00:36:42:03 – 00:37:07:03
Gordon Hamilton
Are no way are they anything that I would see. For me, a high ceiling means I’m interested as a mathematician, I can take any of my grade one puzzles and you’ll see on there my book, The Infinite Pickle. I can take any of those puzzles and I can present them to a graduate level mathematics classroom so they can be understood by grade one, Grade two, grade three students, but they are really ceiling forget ceiling.

00:37:07:03 – 00:37:28:09
Gordon Hamilton
Let’s say it’s a starry sky out there. We don’t need a ceiling head that’s the kind of puzzle that is worthy of the math classroom. And that’s we should expect nothing less whenever we decide to do this type of puzzle and math. Pickel is not a full curriculum. You go there to get gems of mathematics, not to get a full curriculum.

00:37:28:11 – 00:37:49:23
Kyle Pearce
I love that. So it sounds like scratch that itch that some of these people may have as they’re listening going, Where do I get started? They’ve got a wealth of resources and opportunities over at math pixel dot com, so friends definitely head on over there. I love that idea. Why even have the ceiling? You know, it’s a starry sky.

00:37:49:23 – 00:38:07:17
Kyle Pearce
What an awesome quote. That’s maybe my big takeaway for this episode. But Gordon, if we flip it back to you, if there’s just one thing that you hope that the make math moments community, the math moment makers out there are taking away from this particular conversation, what are you hoping that they leave here.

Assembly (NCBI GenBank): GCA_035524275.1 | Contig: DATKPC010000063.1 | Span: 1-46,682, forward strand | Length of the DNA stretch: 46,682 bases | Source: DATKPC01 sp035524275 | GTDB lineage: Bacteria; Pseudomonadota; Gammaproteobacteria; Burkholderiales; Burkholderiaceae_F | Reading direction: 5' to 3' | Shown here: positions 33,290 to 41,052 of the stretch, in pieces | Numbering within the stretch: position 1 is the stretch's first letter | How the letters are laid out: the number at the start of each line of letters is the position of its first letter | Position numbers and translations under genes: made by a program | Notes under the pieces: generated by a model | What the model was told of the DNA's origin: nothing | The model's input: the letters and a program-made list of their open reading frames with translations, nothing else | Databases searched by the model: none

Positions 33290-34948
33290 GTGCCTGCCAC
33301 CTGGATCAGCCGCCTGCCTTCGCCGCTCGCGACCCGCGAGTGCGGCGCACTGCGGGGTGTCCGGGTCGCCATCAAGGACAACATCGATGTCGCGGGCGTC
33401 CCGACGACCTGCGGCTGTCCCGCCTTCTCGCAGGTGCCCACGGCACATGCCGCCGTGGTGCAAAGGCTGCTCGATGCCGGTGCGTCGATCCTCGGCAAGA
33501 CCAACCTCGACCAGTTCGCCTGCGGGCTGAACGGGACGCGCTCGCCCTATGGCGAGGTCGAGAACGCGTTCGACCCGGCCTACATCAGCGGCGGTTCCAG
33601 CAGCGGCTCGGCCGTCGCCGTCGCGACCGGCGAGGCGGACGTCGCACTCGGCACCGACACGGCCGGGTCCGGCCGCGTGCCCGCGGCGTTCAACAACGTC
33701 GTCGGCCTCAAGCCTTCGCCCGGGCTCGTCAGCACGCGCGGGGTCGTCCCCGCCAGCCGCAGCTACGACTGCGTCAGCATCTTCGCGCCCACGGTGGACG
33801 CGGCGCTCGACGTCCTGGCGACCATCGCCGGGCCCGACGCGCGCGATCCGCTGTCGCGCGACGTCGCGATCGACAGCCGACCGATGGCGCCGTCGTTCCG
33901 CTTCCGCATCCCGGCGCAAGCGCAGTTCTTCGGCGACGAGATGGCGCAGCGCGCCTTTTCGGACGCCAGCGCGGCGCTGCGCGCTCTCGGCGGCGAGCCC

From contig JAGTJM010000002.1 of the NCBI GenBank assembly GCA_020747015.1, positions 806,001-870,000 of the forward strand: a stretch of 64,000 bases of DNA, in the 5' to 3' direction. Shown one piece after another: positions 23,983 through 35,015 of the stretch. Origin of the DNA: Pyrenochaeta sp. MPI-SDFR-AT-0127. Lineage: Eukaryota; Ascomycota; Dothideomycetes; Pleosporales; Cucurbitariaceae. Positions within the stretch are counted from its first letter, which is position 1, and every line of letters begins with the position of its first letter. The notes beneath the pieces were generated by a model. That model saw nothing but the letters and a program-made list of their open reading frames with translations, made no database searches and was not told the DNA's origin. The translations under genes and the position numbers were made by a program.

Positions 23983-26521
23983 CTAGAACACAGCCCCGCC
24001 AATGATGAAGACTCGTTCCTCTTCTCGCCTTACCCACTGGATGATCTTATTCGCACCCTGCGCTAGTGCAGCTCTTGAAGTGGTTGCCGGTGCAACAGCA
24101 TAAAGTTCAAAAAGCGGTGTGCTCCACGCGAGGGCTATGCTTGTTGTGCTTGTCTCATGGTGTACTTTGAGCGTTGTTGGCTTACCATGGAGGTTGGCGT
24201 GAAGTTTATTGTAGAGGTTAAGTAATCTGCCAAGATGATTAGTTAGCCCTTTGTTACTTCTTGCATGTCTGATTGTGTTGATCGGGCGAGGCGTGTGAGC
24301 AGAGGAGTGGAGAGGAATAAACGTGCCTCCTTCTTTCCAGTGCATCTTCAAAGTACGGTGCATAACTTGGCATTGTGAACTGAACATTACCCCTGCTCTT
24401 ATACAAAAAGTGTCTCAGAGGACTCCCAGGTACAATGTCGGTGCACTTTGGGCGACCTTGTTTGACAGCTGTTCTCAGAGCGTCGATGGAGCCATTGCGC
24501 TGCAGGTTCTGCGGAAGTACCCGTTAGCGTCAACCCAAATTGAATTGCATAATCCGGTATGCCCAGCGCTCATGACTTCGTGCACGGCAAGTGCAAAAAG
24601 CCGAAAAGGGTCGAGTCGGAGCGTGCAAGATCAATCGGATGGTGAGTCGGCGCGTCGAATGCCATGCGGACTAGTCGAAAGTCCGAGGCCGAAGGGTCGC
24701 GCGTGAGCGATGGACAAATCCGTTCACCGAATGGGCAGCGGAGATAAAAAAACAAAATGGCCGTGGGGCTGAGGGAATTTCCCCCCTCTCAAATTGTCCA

00:38:07:17 – 00:38:13:12
Gordon Hamilton
With number one message to parents get your parents playing board games in the home environment.

00:38:13:14 – 00:38:29:05
Jon Orr
I love it. Awesome. Thanks for that, Gordon. And we want to thank you for joining us here on the podcast and we’re going to put your Web site in our show Notes page. Is there anywhere else folks can kind of, you know, reach out to you or ask you more questions or where’s the best spot to find it?

00:38:29:07 – 00:38:36:14
Gordon Hamilton
Yeah, good at math pickle dot com is my email and the website has everything else, including that.

00:38:36:16 – 00:38:43:05
Kyle Pearce
Awesome. Thanks so much Gordon. It’s been great to see you. Stay warm and don’t bring the umbrella out. You won’t need it, right?

00:38:43:07 – 00:38:55:05
Gordon Hamilton
Yeah. A bonus. Bonus high fives for you guys. That was an incredible two week discovery of your podcast. I’m up to number 28 now and I enjoy in it so much.

00:38:55:08 – 00:38:58:12
Kyle Pearce
One that’s so fantastic to hear. We love it.

00:38:58:14 – 00:39:07:24
Gordon Hamilton